1.1 Why should we care about digital accessibility?

Universal access provides greater than expected benefits

"The power of the Web is in its universality. Access by everyone regardless of disability is an essential aspect." —Tim Berners-Lee, inventor of the World Wide Web

Consider closed captioned video. A viewer with hearing loss certainly can benefit from closed captioned video. A person who has difficulties understanding speech in noisy environments can also benefit. Now consider the video content itself. What if the presenter has a strong accent or is speaking in technical terms? Captions can help provide clarity. Captions can also support poorly recorded video, such as when content is recorded in a noisy environment or if the sound becomes muffled. This wide range of benefits is very typical when you use universal access best practices.

Universal design provides benefits for the site creator as well! As you will read, accessible websites are well structured and clear to read. These same properties can also improve your site's search engine optimization and improve your results with artificial intelligence tools. For instance, AI tools are frequently being used to summarize web pages. Using HTML headings for headlines in your content provides AI with an outline of your site in advance. Similarly, alternative text on images not only make the images accessible to someone using a screen reader, it also identifies the content of images for a search engine or AI as well.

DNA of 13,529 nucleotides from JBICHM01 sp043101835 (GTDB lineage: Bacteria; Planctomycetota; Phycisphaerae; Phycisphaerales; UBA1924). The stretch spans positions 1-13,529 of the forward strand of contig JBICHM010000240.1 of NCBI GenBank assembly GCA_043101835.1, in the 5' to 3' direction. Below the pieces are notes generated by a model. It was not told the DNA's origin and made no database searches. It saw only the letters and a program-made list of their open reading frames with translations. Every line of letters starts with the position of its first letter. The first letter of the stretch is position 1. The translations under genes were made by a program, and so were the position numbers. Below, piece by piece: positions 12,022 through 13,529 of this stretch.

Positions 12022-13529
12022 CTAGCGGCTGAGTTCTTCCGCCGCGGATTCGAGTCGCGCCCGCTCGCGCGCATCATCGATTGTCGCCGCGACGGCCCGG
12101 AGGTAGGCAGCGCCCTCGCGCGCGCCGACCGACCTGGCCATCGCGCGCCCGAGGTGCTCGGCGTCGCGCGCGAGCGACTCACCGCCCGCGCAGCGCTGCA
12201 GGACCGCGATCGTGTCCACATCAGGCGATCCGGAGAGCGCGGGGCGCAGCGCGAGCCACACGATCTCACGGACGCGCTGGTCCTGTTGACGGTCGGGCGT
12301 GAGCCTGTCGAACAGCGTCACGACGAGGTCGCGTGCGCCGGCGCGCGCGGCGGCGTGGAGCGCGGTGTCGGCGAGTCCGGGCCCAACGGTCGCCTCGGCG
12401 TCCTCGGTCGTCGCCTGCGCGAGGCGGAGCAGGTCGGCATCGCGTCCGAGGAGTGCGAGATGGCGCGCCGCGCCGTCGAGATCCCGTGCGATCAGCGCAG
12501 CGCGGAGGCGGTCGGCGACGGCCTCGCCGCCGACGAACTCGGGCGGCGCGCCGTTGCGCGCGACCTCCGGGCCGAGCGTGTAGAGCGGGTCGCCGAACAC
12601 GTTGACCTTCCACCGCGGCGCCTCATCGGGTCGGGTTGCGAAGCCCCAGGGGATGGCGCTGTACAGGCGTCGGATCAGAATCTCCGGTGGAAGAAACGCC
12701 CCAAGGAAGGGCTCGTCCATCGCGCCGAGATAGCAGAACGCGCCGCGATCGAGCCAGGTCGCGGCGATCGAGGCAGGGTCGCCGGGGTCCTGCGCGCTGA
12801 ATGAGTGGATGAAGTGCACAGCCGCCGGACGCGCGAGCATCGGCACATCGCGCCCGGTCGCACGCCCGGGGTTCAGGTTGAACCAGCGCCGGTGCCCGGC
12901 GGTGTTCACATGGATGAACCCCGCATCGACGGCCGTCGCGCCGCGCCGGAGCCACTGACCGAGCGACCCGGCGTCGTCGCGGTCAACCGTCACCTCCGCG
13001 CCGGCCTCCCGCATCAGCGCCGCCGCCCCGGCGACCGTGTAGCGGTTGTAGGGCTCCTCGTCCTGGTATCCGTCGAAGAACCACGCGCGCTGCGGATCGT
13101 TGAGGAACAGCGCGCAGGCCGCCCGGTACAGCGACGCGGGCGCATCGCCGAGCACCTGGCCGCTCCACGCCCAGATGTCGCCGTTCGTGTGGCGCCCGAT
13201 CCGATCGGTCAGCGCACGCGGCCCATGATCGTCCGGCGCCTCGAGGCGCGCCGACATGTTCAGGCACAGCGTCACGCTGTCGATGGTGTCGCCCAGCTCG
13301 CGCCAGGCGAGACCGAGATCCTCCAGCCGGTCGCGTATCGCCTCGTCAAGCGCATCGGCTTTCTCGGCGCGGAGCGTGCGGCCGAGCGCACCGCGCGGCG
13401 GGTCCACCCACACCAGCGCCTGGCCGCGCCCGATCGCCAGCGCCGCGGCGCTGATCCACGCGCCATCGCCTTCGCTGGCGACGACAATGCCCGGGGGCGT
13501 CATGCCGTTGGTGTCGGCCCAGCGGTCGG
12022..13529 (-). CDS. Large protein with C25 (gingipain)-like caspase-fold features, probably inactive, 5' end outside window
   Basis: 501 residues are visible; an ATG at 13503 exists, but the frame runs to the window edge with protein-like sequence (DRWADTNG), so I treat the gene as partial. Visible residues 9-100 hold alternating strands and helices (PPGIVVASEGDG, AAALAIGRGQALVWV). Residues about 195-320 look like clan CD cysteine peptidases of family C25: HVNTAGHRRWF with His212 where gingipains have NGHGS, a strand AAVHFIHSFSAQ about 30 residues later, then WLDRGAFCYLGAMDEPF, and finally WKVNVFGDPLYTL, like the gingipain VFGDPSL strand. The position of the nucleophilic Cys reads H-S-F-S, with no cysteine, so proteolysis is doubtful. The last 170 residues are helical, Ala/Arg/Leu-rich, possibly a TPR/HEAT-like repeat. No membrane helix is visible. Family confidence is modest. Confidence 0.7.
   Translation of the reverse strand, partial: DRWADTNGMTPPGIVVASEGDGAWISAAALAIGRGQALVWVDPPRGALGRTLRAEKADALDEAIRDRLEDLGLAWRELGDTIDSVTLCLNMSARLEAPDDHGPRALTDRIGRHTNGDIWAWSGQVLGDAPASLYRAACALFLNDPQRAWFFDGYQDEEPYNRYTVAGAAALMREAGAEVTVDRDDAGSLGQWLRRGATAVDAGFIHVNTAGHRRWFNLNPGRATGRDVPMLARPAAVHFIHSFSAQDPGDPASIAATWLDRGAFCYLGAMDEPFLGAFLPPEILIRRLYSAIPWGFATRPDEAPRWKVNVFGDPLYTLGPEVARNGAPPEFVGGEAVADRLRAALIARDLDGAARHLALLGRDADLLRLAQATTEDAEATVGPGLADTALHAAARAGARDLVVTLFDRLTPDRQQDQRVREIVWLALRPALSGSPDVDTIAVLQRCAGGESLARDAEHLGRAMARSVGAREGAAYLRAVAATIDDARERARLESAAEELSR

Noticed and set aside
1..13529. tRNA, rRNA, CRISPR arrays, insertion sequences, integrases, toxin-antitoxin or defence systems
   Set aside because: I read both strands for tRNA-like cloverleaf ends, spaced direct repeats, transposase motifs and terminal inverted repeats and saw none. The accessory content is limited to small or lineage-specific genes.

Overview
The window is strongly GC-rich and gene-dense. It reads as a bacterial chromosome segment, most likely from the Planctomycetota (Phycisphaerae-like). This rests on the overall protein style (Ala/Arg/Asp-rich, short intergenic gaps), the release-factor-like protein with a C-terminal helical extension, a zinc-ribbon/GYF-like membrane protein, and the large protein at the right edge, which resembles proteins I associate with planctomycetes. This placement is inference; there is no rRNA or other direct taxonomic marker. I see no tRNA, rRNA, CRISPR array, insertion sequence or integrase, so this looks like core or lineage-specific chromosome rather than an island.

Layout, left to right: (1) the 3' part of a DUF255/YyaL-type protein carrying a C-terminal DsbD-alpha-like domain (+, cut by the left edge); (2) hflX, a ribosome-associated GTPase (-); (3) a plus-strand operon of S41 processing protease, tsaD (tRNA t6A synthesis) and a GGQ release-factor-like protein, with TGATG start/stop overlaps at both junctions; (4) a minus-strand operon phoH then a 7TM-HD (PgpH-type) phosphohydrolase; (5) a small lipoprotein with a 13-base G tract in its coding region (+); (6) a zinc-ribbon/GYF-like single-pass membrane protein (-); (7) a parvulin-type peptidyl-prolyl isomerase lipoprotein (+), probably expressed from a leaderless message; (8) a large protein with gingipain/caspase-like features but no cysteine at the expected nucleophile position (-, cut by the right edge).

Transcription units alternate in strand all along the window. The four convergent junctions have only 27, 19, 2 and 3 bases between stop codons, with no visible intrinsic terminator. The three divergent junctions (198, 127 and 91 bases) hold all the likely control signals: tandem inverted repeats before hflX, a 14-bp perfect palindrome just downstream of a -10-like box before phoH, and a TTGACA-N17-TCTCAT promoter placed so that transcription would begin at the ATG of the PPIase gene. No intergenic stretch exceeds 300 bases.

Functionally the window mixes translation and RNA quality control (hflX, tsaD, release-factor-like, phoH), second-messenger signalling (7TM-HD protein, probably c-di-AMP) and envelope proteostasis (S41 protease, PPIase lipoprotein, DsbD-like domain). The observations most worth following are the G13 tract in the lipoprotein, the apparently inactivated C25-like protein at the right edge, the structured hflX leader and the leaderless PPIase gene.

Doing it right the first time saves time (and money)

Having accessible content from the point of creation can save extensive time and effort spent on accessibility remediation after the fact. It can also potentially save legal costs. For example, dozens of colleges and universities across the United States are facing legal action over inaccessible technology and online resources.

We're librarians!

"We provide the highest level of service to all library users through appropriate and usefully organized resources; equitable service policies; equitable access; and accurate, unbiased, and courteous responses to all requests." — from ALA Code of Ethics (emphasis for illustration)

Providing universal access certainly makes sense from these perspectives, yet more importantly it helps us fulfill our ethical mission. As such, we should be at the front lines fighting for our patrons and students access to everything. We're librarians! Access is our middle name.

Fear not, the basics are easy

While implementing advanced web accessibility can require development experience, making the basic content we all create accessible can be accomplished by us all.


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